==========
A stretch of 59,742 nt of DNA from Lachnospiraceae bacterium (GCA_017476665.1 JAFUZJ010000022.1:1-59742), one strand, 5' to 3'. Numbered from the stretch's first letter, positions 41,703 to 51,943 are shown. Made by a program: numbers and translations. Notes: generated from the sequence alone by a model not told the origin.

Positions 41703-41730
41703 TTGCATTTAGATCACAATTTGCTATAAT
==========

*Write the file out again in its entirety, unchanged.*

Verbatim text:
A stretch of 59,742 nt of DNA from Lachnospiraceae bacterium (GCA_017476665.1 JAFUZJ010000022.1:1-59742), one strand, 5' to 3'. Numbered from the stretch's first letter, positions 41,703 to 51,943 are shown. Made by a program: numbers and translations. Notes: generated from the sequence alone by a model not told the origin.

Positions 41703-41730
41703 TTGCATTTAGATCACAATTTGCTATAAT